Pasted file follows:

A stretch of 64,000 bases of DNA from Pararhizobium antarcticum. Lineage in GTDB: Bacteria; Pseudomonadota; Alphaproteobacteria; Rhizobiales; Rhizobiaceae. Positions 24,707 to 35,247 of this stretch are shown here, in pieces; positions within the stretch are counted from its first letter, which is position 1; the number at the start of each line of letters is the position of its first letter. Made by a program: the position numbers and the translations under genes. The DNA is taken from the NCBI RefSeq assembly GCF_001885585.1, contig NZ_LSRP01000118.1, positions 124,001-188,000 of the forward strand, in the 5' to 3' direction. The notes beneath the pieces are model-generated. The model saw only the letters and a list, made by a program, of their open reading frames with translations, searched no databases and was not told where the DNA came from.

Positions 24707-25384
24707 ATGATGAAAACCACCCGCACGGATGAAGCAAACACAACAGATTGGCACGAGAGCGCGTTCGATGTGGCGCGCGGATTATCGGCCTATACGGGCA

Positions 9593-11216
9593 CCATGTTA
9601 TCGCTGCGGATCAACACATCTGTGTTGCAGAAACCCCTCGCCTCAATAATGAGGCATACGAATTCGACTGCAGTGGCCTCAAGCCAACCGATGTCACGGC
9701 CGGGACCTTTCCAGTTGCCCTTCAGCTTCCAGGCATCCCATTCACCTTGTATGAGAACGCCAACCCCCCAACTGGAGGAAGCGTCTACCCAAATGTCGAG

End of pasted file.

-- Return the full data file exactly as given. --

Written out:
A stretch of 64,000 bases of DNA from Pararhizobium antarcticum. Lineage in GTDB: Bacteria; Pseudomonadota; Alphaproteobacteria; Rhizobiales; Rhizobiaceae. Positions 24,707 to 35,247 of this stretch are shown here, in pieces; positions within the stretch are counted from its first letter, which is position 1; the number at the start of each line of letters is the position of its first letter. Made by a program: the position numbers and the translations under genes. The DNA is taken from the NCBI RefSeq assembly GCF_001885585.1, contig NZ_LSRP01000118.1, positions 124,001-188,000 of the forward strand, in the 5' to 3' direction. The notes beneath the pieces are model-generated. The model saw only the letters and a list, made by a program, of their open reading frames with translations, searched no databases and was not told where the DNA came from.

Positions 24707-25384
24707 ATGATGAAAACCACCCGCACGGATGAAGCAAACACAACAGATTGGCACGAGAGCGCGTTCGATGTGGCGCGCGGATTATCGGCCTATACGGGCA

Positions 9593-11216
9593 CCATGTTA
9601 TCGCTGCGGATCAACACATCTGTGTTGCAGAAACCCCTCGCCTCAATAATGAGGCATACGAATTCGACTGCAGTGGCCTCAAGCCAACCGATGTCACGGC
9701 CGGGACCTTTCCAGTTGCCCTTCAGCTTCCAGGCATCCCATTCACCTTGTATGAGAACGCCAACCCCCCAACTGGAGGAAGCGTCTACCCAAATGTCGAG